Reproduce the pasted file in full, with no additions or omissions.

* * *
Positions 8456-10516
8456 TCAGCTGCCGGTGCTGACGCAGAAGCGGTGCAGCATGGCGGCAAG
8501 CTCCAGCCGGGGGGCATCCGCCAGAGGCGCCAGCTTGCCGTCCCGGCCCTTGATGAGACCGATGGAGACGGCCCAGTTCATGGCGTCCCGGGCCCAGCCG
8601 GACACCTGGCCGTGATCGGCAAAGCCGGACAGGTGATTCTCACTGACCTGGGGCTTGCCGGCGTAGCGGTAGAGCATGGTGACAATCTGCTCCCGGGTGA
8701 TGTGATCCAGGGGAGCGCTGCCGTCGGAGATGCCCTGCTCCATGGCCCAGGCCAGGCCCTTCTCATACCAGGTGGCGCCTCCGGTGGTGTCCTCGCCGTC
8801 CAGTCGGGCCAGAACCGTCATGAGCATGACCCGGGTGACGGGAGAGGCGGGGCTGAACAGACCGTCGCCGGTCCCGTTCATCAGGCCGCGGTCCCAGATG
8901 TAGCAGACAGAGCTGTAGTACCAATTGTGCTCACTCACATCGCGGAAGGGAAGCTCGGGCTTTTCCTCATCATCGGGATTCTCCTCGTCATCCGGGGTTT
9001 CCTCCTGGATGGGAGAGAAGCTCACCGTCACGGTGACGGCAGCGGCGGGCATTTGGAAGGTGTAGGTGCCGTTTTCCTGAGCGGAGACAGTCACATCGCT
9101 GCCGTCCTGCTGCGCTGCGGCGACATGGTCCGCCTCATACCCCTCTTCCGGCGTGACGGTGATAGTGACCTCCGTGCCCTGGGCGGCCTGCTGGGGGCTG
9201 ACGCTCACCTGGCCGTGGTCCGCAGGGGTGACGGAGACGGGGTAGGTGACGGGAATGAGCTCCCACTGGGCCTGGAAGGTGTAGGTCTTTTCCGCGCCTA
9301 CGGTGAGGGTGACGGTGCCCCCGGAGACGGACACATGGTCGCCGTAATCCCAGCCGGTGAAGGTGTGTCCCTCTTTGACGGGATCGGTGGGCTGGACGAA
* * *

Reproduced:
Positions 8456-10516
8456 TCAGCTGCCGGTGCTGACGCAGAAGCGGTGCAGCATGGCGGCAAG
8501 CTCCAGCCGGGGGGCATCCGCCAGAGGCGCCAGCTTGCCGTCCCGGCCCTTGATGAGACCGATGGAGACGGCCCAGTTCATGGCGTCCCGGGCCCAGCCG
8601 GACACCTGGCCGTGATCGGCAAAGCCGGACAGGTGATTCTCACTGACCTGGGGCTTGCCGGCGTAGCGGTAGAGCATGGTGACAATCTGCTCCCGGGTGA
8701 TGTGATCCAGGGGAGCGCTGCCGTCGGAGATGCCCTGCTCCATGGCCCAGGCCAGGCCCTTCTCATACCAGGTGGCGCCTCCGGTGGTGTCCTCGCCGTC
8801 CAGTCGGGCCAGAACCGTCATGAGCATGACCCGGGTGACGGGAGAGGCGGGGCTGAACAGACCGTCGCCGGTCCCGTTCATCAGGCCGCGGTCCCAGATG
8901 TAGCAGACAGAGCTGTAGTACCAATTGTGCTCACTCACATCGCGGAAGGGAAGCTCGGGCTTTTCCTCATCATCGGGATTCTCCTCGTCATCCGGGGTTT
9001 CCTCCTGGATGGGAGAGAAGCTCACCGTCACGGTGACGGCAGCGGCGGGCATTTGGAAGGTGTAGGTGCCGTTTTCCTGAGCGGAGACAGTCACATCGCT
9101 GCCGTCCTGCTGCGCTGCGGCGACATGGTCCGCCTCATACCCCTCTTCCGGCGTGACGGTGATAGTGACCTCCGTGCCCTGGGCGGCCTGCTGGGGGCTG
9201 ACGCTCACCTGGCCGTGGTCCGCAGGGGTGACGGAGACGGGGTAGGTGACGGGAATGAGCTCCCACTGGGCCTGGAAGGTGTAGGTCTTTTCCGCGCCTA
9301 CGGTGAGGGTGACGGTGCCCCCGGAGACGGACACATGGTCGCCGTAATCCCAGCCGGTGAAGGTGTGTCCCTCTTTGACGGGATCGGTGGGCTGGACGAA